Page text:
The Future Calls

January signals blazing year for business marriage

The Sbc-at&t Merger


February 01, 2005|By Jamie Smith Hopkins | Jamie Smith Hopkins,SUN STAFF

Corporate America is back to the business of buying businesses.

Recent seismic consolidations - from telecommunications to financial services to software to consumer products - come after several quiet years of paying down debt and stashing cash during uncertain economic times. Now chief executives have the money to acquire, low borrowing rates to help them make up the difference and a new confidence in the U.S. economy.

In a span of a single day - yesterday - they announced three large deals: SBC Communications Inc. is acquiring AT&T Corp. for $16 billion; MetLife Inc. is buying Travelers Life & Annuity Co. from Citigroup Inc. for at least $11.5 billion; and Lee Enterprises Inc. is buying Pulitzer Inc. in a nearly $1.5 billion newspaper merger.

Last week, Procter & Gamble announced it was buying the Gillette Co. in a $57 billion deal.

Last year, the number of deals increased nearly 10 percent to about 8,300, the biggest year since 2000 - and economists say corporations are just getting started. Last month alone, there were 563 deals valued at $123.1 billion, according to Thomson Financial. That's more than a fourth of the total dollar figure in all of 2002.

"We're at the beginning of the cycle," said Fariborz Ghadar, director of the Center for Global Business Studies at Pennsylvania State University. "We've got so much pent-up demand and so much cash that '05 is going to definitely be much bigger than '04."

The demand, in many of these deals, is the determination by leading companies in a number of tough, price-competitive businesses to seize market share and achieve economies of scale through sheer size.

A combined Procter & Gamble-Gillette would command huge amounts of shelf space in grocery and drug stores and deal with pressure from Wal-Mart Stores Inc. to keep cutting prices. Oracle Corp. persevered for more than a year to seize PeopleSoft Inc., in order to better combat Microsoft Corp. in business software.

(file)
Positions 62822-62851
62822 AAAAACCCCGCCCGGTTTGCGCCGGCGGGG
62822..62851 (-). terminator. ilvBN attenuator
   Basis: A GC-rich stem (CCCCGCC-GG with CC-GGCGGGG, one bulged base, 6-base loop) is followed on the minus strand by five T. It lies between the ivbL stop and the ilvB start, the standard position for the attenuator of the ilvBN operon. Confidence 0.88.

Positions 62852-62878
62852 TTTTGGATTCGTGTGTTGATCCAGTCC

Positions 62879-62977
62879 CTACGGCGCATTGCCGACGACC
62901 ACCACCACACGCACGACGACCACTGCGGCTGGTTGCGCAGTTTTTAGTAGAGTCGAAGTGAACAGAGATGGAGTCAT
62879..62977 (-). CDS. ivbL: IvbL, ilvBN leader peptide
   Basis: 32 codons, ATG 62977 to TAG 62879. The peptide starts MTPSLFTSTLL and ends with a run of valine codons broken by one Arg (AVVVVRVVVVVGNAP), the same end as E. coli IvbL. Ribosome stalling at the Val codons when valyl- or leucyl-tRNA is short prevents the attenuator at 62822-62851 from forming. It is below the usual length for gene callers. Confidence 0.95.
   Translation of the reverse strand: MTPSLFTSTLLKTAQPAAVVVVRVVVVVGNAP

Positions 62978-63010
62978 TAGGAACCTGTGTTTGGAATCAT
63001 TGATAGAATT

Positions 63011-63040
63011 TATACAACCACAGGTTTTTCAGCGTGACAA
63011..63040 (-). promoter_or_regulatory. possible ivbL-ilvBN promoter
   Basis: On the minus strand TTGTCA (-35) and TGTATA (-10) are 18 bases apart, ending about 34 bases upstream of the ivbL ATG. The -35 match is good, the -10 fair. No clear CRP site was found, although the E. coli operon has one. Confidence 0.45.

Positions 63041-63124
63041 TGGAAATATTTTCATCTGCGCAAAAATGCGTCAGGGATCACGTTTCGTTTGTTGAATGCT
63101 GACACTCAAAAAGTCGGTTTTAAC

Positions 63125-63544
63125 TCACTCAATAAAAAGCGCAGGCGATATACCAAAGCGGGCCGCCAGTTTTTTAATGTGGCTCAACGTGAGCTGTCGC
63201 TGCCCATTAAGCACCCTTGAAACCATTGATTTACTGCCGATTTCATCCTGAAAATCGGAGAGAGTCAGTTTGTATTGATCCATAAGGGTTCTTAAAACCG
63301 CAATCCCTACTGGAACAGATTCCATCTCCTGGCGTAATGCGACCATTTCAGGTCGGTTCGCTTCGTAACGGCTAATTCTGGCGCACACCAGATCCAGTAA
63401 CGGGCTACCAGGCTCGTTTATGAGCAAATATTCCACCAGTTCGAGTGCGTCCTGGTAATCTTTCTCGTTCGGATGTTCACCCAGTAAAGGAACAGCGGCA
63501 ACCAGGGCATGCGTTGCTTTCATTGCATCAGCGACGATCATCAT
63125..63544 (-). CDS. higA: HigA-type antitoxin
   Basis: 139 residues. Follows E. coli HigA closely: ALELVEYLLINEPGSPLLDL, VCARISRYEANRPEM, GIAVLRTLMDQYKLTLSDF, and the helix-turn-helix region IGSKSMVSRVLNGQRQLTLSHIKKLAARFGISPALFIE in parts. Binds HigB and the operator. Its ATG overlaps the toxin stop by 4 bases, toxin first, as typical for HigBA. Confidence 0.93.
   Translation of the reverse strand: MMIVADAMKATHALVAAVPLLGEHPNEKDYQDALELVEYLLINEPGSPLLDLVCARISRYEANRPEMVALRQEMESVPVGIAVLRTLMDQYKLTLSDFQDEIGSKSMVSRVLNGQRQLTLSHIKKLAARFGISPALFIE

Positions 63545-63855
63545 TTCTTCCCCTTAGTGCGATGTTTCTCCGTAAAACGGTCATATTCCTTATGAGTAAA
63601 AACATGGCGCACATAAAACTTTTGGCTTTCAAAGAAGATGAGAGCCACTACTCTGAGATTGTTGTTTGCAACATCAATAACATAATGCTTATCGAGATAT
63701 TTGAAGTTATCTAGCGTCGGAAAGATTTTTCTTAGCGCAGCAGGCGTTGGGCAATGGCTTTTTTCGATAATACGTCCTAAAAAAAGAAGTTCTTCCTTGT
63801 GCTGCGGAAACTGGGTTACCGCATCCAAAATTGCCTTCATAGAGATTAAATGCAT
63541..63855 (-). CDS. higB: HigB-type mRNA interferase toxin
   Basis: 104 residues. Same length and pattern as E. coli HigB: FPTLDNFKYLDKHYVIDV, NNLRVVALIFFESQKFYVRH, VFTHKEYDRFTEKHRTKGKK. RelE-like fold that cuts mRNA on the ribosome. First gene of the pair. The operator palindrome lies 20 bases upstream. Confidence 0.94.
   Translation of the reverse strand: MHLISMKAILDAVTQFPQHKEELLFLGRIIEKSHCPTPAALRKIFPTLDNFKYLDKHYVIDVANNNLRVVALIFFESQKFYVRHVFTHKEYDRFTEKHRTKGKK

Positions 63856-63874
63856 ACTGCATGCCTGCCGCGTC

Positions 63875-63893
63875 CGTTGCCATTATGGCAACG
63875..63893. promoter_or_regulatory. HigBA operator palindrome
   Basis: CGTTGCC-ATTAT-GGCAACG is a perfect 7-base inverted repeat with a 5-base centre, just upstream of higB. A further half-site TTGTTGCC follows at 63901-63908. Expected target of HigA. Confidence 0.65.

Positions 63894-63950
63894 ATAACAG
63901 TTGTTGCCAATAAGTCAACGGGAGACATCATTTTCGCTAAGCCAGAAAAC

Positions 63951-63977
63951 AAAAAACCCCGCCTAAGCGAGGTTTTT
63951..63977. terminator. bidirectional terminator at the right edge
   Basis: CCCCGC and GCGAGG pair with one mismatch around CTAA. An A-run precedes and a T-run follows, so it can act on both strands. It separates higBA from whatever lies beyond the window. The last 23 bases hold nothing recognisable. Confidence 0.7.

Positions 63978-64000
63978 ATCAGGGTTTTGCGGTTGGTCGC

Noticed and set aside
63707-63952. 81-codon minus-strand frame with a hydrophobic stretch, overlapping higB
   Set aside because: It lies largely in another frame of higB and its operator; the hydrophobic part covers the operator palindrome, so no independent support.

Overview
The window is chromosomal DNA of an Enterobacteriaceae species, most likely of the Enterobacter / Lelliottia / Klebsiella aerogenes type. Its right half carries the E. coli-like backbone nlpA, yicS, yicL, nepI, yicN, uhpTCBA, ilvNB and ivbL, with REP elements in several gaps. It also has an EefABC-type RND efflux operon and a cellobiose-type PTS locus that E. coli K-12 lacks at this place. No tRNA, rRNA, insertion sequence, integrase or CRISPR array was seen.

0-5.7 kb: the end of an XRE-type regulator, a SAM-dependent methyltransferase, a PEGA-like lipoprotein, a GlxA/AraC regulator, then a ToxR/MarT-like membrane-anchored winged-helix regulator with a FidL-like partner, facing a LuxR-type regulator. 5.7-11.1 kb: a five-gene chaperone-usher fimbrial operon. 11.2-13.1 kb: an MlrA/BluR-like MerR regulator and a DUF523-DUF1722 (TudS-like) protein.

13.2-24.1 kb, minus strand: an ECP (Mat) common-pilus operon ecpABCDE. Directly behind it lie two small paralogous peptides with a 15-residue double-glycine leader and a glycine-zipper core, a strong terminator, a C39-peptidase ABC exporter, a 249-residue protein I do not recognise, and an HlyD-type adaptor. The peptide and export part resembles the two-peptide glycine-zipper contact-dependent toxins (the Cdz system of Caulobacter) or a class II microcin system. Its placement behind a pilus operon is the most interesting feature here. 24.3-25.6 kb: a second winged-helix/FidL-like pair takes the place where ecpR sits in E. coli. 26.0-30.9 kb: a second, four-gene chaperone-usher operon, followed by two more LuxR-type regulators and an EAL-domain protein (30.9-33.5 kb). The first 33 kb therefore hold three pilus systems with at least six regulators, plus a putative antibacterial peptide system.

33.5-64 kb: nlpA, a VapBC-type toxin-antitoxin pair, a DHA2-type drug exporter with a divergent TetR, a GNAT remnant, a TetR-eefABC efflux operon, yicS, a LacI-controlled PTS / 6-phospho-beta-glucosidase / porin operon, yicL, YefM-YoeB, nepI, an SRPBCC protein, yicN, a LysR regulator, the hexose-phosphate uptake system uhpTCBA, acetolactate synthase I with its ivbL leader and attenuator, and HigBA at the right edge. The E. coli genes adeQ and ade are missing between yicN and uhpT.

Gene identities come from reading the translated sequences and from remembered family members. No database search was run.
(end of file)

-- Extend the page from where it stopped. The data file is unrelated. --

SBC - the former Southwestern Bell, one of the regional spinoffs of the original Ma Bell - was looking for dominance in long-distance and business services, not to mention an internationally recognized name.

AT&T, which birthed the telecommunications industry more than a century ago before being broken apart in 1984, needed help of a different sort: Its revenues sank from nearly $50 billion in 1999 to $30.5 billion last year as the price of long-distance calls continued to fall, customers switched to wireless phones to make more of those calls and huge acquisitions in cable television failed to live up to expectations.

Merger experts expect the deal will set off a flurry of other acquisition attempts in the industry - with a Verizon Communications Inc. run at MCI Inc. one much-discussed possibility - because consolidation feeds on itself.

A recent survey of deal makers suggests that nearly three-quarters think the merger-and-acquisition environment is good or excellent, up from 45 percent last year. Fewer are finding the economy and financing to be impediments, according to the survey, produced by Thomson Financial and the Association for Corporate Growth.

"There's a lot of capital available," said Roger Kafker, managing director of TA Associates, a Boston private equity and buyout firm.

Ron Kerdasha, who manages the Baltimore office of LaSalle Business Credit LLC, expects the local market will not be immune - much as it has been caught up in previous waves of mergers: "There's no doubt that we have major companies in the Baltimore area that you'll see doing some things in '05."

Economists expect consolidation in health care and eventually in biotech, key Maryland industries.

Deals in the late 1990s were often propelled by the irrational exuberance of the stock market - prices were pushed so high on stock that companies were buying left and right with inflated currency, and not always for good reasons.

Companies have largely bought similar companies in the most recent deals, and Ghadar thinks they've been "justifiable." SBC is getting AT&T's global customer base, he notes. He thinks the Procter & Gamble-Gillette deal should produce significant cost savings.

But many deals do not work out as well as expected. The 2000 merger of America Online Inc. with Time Warner Inc. was heralded as a synergistic melding of old media and new but ended up as a 21st-century mess. The company reported a $99 billion loss for 2002, the biggest annual corporate loss in U.S. history, and AOL is no longer part of the corporate name.

"I have major reservations about a lot of these mega-mergers that we're looking at now," said Tony Buono, a professor of management and sociology at Bentley College in Waltham, Mass.

SBC is asking for a culture clash by taking on AT&T, said Gary J. Bierc, president and CEO of the Kingson Group in Baltimore, an enterprise risk-management consulting firm.

"One might think they're the same, but I don't think so," he said. "AT&T is an old company; there's a way they do things, and believe me, it is not nimble.

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